With it, you can convey new information or status updates without interrupting any work processes. A team leader can broadcast a public message to his team through the broadcast tool notifying everyone of new developments in the current marketing campaign. That way, everyone will be notified while the message won’t get accidentally looked over or lost in the group chat.
On top of that, Brosix also supports practically all other channels of communication if you prefer sharing updates via audio or video.
Alternatively, everyone can just hop on the Brosix app, join the group chat and share their weekly update. Besides organizing a meeting chat, you can also use audio or video calls for team status updates. They’re perfect for sharing all news and essential info without the hassle of planning a full-on meeting.
Regularly hold status update meetings
Whichever form or frequency of team status updates you decide on, make sure you stick to it. It’s all too easy to skip one or two meetings because something came up. This then turns into a habit and after a while, no one takes these team events seriously and team attendance suffers.
Employees disregarding meetings and not treating them as necessary is a real risk. They might then skimp on their reports, not pay attention, or just sleep through them.
To avoid this, keep status updates and weekly meetings regular, and make them mandatory for team members. This isn’t just for authority’s sake – if everyone takes team updates seriously, they’ll be more productive and shorter as a result.
Make sure to showcase to team members why status updates are important and how they contribute to overall productivity. By holding regular and efficient team updates, you’ll cut down on other meetings and everyone will benefit.
Hold informal team events
Things like weekly lunches, collective breaks, and Friday drinks are great opportunities to feel your team’s pulse. Of course, these events shouldn’t be all about work, that defeats the point. However, since they usually happen during work time and between colleagues, they often segway into work talk.
During these gatherings, you can see what team members think and how they’re doing with their work. While unstructured, this feedback can be beneficial, as people won’t be constricted by the formality of traditional team status updates.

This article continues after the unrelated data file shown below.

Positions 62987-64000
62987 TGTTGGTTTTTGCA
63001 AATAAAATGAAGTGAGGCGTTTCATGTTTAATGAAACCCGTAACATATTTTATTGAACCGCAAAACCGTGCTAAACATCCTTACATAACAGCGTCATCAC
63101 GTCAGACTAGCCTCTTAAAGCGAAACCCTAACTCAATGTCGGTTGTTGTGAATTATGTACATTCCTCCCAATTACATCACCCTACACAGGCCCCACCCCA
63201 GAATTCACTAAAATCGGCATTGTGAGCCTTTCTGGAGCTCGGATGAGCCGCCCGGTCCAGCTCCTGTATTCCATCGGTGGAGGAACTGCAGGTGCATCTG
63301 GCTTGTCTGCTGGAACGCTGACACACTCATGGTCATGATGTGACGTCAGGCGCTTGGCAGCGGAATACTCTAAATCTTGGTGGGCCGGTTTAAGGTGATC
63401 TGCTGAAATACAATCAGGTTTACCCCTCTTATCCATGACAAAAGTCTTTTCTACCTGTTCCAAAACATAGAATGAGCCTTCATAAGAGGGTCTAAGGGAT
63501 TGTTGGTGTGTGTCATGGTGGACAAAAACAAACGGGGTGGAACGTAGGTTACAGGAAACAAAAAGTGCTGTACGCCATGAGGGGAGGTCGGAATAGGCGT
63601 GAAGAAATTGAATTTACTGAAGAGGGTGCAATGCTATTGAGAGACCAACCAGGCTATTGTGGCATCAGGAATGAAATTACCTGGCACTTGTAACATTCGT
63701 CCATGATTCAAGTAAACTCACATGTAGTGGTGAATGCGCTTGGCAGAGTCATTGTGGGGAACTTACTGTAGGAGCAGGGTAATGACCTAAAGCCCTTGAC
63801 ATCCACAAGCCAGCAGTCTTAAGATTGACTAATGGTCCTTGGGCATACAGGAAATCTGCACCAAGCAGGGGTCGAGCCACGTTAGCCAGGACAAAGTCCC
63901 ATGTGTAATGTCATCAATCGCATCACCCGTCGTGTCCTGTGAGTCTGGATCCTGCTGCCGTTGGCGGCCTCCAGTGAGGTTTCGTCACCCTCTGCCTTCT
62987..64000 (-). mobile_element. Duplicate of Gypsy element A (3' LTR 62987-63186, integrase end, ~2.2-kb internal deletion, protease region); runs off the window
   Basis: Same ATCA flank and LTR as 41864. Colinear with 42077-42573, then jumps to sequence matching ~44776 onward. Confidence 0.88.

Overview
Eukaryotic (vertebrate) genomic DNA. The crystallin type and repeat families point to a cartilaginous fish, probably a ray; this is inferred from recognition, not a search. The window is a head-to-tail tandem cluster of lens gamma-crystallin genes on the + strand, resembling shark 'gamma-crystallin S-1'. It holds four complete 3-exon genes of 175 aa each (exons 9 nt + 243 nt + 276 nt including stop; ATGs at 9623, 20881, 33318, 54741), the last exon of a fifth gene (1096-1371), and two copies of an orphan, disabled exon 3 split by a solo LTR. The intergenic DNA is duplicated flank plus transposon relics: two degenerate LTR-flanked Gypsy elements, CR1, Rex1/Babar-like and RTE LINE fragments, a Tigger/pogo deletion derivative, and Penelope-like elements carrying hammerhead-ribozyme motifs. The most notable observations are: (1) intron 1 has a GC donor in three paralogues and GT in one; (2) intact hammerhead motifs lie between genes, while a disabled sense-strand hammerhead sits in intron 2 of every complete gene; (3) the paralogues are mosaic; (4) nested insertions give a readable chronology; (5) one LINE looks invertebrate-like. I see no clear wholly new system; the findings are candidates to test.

Informal events also have the desired side-effect of making team members more relaxed and at ease. Sprinkle in just a few social events at work, and you’ll see everyone feeling better and more productive. Just remember not to make them all about the job – leave room for fun too.
Provide feedback on status updates
Lastly, team leaders should remember to provide direct and helpful feedback on status updates provided by employees. If you’re in a leadership position, make sure to go over and actively listen to what everyone says. When the leadership doesn’t give significance to a team’s meeting, why would regular employees?
After receiving constructive feedback, people will know that you’ve actually paid attention. They will feel heard and appreciated and put in extra effort to do better.
Overall, giving feedback will increase the quality of status updates and other meetings and showcase their importance. Even if there’s nothing special to be said, a short confirmation or even just “thanks for the update” can go a long way. In a virtual setting, emojis alone can do the trick.
To summarize, here’s a team update checklist to consult when planning a reorganization:
- Keep them short
- Hold them weekly
- Make them regular and mandatory
- Mix them with informal events
- Introduce standup team update meetings
- Provide feedback when possible
- Don’t turn everything into a team meeting
There you have it. Hopefully, we’ve covered all the common pitfalls of organizing team updates and have learned how to avoid them.
Don’t be disheartened if you don’t see improvements right away. Everything takes time, especially when switching up a core company dynamic, such as team status updates.
Another thing to keep in mind is that perhaps some of the advice we’ve given here won’t suit every company or team. A data scientist department functions very differently from the social media marketing team. Still, a lot of these team update practices are general enough to be applied in different contexts.
And if you’re searching for a tool to help you with the team updates – give Brosix a try!